Office interior design for NEC, Wellington replaces reception with an interactive zone
Published on 18 Nov 2014
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A challenging floor plate results in an innovative interior design and an inspiring workplace.
Interior designer Jonathan Custance explains the process to Trends editorial director Paul Taylor.
Innovative thinking has transformed the offices of a leading software developer, and unified a previously disconnected workplace – in more ways than one.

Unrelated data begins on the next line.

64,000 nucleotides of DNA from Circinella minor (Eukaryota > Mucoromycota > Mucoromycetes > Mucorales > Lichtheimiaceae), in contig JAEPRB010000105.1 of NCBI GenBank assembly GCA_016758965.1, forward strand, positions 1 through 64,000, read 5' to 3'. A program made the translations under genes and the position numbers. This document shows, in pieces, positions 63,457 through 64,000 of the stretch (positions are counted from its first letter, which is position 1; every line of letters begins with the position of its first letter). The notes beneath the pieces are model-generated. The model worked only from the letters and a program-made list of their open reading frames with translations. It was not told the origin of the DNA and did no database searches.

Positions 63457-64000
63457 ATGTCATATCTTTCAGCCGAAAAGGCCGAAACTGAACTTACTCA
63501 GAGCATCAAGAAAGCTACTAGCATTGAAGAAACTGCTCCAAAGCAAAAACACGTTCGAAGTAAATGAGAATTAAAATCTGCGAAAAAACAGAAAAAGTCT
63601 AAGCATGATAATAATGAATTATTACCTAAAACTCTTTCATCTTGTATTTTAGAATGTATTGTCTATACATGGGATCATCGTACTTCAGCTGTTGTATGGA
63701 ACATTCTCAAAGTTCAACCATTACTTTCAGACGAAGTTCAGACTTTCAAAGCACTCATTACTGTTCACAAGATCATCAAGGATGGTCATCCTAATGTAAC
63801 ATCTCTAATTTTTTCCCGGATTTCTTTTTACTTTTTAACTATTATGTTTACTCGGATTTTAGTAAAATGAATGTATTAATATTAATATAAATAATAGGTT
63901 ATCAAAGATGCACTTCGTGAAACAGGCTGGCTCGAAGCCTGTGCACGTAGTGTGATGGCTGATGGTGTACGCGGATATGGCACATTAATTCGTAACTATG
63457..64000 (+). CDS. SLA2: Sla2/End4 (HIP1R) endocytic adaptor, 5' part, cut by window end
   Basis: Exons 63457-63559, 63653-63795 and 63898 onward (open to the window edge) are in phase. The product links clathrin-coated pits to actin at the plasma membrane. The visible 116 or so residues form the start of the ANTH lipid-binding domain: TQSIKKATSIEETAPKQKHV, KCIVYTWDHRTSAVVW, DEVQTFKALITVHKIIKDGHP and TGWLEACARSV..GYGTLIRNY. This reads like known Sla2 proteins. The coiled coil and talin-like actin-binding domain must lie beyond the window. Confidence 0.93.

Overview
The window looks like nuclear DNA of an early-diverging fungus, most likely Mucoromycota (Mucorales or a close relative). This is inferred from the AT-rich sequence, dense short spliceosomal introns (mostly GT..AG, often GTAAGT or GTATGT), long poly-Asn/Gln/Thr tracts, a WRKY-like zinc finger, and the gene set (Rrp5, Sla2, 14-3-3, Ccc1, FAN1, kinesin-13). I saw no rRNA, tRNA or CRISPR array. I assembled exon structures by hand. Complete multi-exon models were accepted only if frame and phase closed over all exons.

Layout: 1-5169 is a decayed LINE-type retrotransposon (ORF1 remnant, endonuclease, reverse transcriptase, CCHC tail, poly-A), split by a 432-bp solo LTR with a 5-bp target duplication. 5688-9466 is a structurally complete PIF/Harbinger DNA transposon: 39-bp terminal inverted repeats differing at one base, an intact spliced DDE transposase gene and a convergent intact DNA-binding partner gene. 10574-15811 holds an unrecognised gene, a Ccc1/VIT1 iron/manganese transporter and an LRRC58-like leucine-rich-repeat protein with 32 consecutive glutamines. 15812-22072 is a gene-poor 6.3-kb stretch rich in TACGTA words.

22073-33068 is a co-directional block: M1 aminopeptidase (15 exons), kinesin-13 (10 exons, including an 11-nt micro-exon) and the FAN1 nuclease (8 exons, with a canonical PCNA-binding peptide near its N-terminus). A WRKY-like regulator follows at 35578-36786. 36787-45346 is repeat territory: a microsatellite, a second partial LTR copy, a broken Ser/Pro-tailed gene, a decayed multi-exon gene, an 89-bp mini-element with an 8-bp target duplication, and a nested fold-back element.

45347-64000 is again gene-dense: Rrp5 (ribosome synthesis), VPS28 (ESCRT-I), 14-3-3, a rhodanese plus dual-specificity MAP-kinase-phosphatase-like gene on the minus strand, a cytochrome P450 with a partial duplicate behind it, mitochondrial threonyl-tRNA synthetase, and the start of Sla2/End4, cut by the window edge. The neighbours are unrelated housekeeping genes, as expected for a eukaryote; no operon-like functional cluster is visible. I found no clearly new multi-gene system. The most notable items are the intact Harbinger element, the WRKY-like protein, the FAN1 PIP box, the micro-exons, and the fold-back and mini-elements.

Many businesses plan a move when they feel their current premises no longer reflect their culture or the way they work. But sometimes, when the existing location is ideal, the best option is a total office makeover. NEC, a leading provider of communication networks and IT solutions, took this approach for its Wellington head office. NEC chief financial officer Peter Davies says the company had been at the same location in Taranaki St for 10 years and had grown significantly over this time, spreading over the top two floors. “We inherited the existing office decor, which was very generic and didn’t say anything about NEC and who we were,” he says. “Employees were quite isolated and accommodated in closed-off cubicles, which was not conducive to collaboration and idea sharing.” Jonathan Custance of Custance, the interior design consultancy commissioned to redesign the office interior, says there was a lot of wasted space over the two floors, and no view corridors, which made orientation difficult. In addition, the reception area, by the lifts, was buried in the middle of the building with no views. Davies says the decision to upgrade the NEC premises supported a renewed push back into the New Zealand market, and a desire to raise the company’s profile. “We wanted an inspiring workplace, which would be unique to NEC – an innovation centre that would reflect who we are and what we do.” Custance says the project was complicated by the fact that the 1500m2 floorplate was spread over three separate, unaligned buildings, with each structure on a different axis. “This presented multiple design challenges, including colliding grids, expansion joints and a plethora of inconvenient columns doubling up on the building perimeters,” he says.
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